Maybe you scored a rad old tank at a swap meet or maybe your trusty steed is showing its age. But the problem of motorcycle gas tanks getting rusty is a tale as old as motorcycling itself. Much like old cars, old tanks seem to have a character to them that newer gas tanks just don’t have anymore making them that much more desirable to save and re-purpose on a build of some sort. I personally tend to collect them up in the garage and inevitably use them on a build of some sort or donate them to a friend's build.

But before we get into how to save your favorite old gas tank you should make sure it's worth saving. Some tanks could be rusted through or have such severe damage it’s probably best to pass on the rehab and make them garage art. With that being said, if you have the right set of fab skills you could save just about any tank. But that’s not what we’re talking about here. For this particular exercise we’re going to concentrate on how to save tanks that have the common surface-style rust and corrosion inside the tank that needs to be fixed to prevent sludge from entering your carb or stop further degradation of the tank. So a quick inspection of the tank should reveal the extent of the damage. Does the rust penetrate through the tank causing potential leaks? Are there cracks in the seams or welds? Once you have determined if the tank is salvageable then we can move on to the rescue.

So now we can start the rust removal process. Right off the bat I'd plan on replacing the petcock and gas cap as part of the restoration. Partially because if the tank is in rough shape then so are they and partially because this next part could potentially damage the petcock and gas cap. You're going to need about two feet of dog chain, nothing heavy duty, just the lightweight twisted chain you can buy at the hardware store for a few bucks. The next thing you are going to need is a couple gallons of apple cider vinegar. Depending on how big your tank is you may need more or less, basically I like to be able to fill the tank up about 3/4 of the way full.

Old motorcycle gas tanks are cool and have character, but you're going to need to determine whether it is salvageable or not. 

To start, close the petcock, pour in about a quart of the apple cider vinegar and drop in that dog chain. Put the cap back on, fire up some of your favorite workout music and get to shaking. Give it a rather violent shake for a few minutes turning it over and over in different directions. Open the cap and dump out any large flakes you may have knocked loose. With a flashlight make a quick visual inspection, if you can see anymore loose pieces that may come of with a good beating pour some more in the tank and shake it again for a few minutes. Once you've taken out all your pent up aggression by shaking the crap out of the tank retrieve your chain from the tank through the gas cap. If you have trouble with this a magnet is your friend. I'd like to take a minute here to address some garbage info I've seen floating around the interwebs- DON'T USE GRAVEL OR LOOSE NUTS AND BOLTS. I have seen people recommend using things like gravel and loose hardware, but unless you have a few spare hours to kill trying to get tiny bolts and bits of gravel out of your tank, stick with the chain, it'll save you a ton of time.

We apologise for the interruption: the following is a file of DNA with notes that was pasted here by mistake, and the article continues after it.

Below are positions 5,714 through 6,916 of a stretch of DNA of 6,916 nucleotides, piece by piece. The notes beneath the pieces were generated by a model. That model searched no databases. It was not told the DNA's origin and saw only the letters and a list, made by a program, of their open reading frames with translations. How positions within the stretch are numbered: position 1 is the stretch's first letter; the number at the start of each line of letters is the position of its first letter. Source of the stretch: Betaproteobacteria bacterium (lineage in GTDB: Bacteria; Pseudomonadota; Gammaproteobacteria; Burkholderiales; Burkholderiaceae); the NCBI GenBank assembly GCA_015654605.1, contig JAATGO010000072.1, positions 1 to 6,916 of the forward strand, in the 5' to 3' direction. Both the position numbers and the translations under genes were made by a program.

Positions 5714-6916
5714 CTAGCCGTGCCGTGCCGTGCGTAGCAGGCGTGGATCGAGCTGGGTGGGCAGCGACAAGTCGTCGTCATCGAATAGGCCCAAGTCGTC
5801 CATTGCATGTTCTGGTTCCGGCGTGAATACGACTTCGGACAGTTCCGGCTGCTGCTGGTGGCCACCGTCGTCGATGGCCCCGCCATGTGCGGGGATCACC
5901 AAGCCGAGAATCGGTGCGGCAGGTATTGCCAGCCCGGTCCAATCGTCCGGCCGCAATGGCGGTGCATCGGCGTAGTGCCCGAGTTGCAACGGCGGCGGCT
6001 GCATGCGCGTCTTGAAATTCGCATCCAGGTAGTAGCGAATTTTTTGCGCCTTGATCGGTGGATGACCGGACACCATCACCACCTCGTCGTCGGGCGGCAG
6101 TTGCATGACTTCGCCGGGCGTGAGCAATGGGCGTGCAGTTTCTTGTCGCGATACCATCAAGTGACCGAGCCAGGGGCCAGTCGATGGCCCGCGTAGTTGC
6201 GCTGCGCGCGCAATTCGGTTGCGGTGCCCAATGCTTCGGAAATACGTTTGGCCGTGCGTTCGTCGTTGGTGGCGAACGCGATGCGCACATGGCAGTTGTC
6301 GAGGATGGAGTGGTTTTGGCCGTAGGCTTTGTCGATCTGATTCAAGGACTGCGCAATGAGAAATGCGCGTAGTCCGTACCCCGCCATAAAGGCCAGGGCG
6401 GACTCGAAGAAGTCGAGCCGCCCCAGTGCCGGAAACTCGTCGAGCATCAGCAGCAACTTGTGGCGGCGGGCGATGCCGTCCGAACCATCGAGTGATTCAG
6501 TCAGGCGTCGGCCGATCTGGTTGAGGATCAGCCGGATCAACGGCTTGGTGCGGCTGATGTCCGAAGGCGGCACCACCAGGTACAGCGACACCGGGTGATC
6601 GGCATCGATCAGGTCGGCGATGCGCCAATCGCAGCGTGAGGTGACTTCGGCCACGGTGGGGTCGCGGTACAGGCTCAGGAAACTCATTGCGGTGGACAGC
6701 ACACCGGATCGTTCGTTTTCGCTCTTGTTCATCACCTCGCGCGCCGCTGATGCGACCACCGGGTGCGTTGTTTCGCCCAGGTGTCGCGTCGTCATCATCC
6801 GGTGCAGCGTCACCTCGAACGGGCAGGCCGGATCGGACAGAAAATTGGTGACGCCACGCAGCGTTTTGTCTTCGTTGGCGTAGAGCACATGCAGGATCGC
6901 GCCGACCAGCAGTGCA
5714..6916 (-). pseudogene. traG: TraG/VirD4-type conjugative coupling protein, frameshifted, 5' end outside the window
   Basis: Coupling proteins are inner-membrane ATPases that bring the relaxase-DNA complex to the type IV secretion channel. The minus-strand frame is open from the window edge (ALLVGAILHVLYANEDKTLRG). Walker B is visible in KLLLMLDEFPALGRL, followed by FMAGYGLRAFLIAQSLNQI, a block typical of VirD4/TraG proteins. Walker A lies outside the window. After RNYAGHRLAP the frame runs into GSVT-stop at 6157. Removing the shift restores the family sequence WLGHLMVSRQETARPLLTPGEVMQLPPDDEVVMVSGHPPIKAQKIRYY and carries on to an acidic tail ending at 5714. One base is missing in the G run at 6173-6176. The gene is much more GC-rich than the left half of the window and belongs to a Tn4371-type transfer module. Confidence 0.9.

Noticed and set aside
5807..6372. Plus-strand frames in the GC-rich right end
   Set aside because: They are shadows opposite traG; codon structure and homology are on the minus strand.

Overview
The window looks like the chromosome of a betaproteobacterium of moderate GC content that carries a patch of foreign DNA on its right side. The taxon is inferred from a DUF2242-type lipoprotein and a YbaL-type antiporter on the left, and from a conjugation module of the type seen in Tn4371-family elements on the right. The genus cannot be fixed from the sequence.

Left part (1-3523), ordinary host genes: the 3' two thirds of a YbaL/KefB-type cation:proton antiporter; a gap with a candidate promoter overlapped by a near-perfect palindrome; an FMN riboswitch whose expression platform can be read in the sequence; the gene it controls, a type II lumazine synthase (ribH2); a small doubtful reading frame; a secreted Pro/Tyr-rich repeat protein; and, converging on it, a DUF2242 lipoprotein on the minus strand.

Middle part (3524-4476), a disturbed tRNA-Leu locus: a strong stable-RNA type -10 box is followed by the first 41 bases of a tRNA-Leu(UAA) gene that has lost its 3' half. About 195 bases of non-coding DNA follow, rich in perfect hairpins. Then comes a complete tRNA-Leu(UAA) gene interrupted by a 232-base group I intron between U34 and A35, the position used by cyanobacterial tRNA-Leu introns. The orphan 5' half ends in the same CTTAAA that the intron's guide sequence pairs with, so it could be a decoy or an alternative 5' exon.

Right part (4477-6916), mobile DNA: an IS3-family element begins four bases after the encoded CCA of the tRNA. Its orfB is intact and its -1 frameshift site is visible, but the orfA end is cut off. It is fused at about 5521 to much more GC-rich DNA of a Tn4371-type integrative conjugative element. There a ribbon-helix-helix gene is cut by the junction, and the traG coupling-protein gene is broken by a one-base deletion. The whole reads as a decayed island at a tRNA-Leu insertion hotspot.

The next part is much less labor intensive. Fill up the tank (at least 3/4 full) with the apple cider vinegar and let it sit for at least 24 hours. Two days is better if you have the time, and periodically give it a swishing around. You don't have to shake it like before, just roll it around. After your 48 hour soaking simply dump out all the nasty fluid. To ensure the tank gets good and clean and to neutralize the vinegar you need to do one last step. Take a gallon of distilled water, add about a half a box of baking soda to it and flush out the tank really good. At this point it's a good idea to hit the inside of the tank with some compressed air to speed up the drying of the tank.

At this point the tank should be in really good shape but it's in danger of flash rusting because it's a raw metal surface. At this point I highly recommend sealing the tank with a tank sealer kit to prevent flash rust and keep the inside of the tank in good shape for years to come. This is also the best time to replace the petcock and gas cap. More than likely if the tank is in bad shape, so are they. Overall it's a pretty easy process, take your time and go work on those motorcycles.

Here's the condensed, step-by-step instructions.

How to Clean Rust Out of Your Motorcycle Gas Tank

  1. Score a cool old motorcycle gas tank. Swap meets rock!
  2. Inspect the tank to determine whether it's salvageable.
  3. Buy about two feet of dog chain. Yes, dog chain.
  4. Buy a couple gallons of apple cider.
  5. Close the petcock.
  6. Pour about a quart of the apple cider vinegar into the tank.
  7. Tighten gas cap.
  8. Shake tank like you're making James Bond a martini (a few minutes at least).
  9. Open up gas cap and pour out any large flakes.
  10. Repeat Steps 6-9.
  11. Fill tank about 3/4 full with apple cider vinegar and let sit 24-48 hours.
  12. Swish liquid periodically.
  13. Dump out.
  14. Take a gallon of distilled water, add about a half a box of baking soda to it and flush out the tank really good.
  15. Dump out water/baking soda mixture, dry with compressed air.
  16. Seal with a tank sealer kit.
  17. Bonus step - replace old petcock and gas cap because they're probably just as shot as the old tank.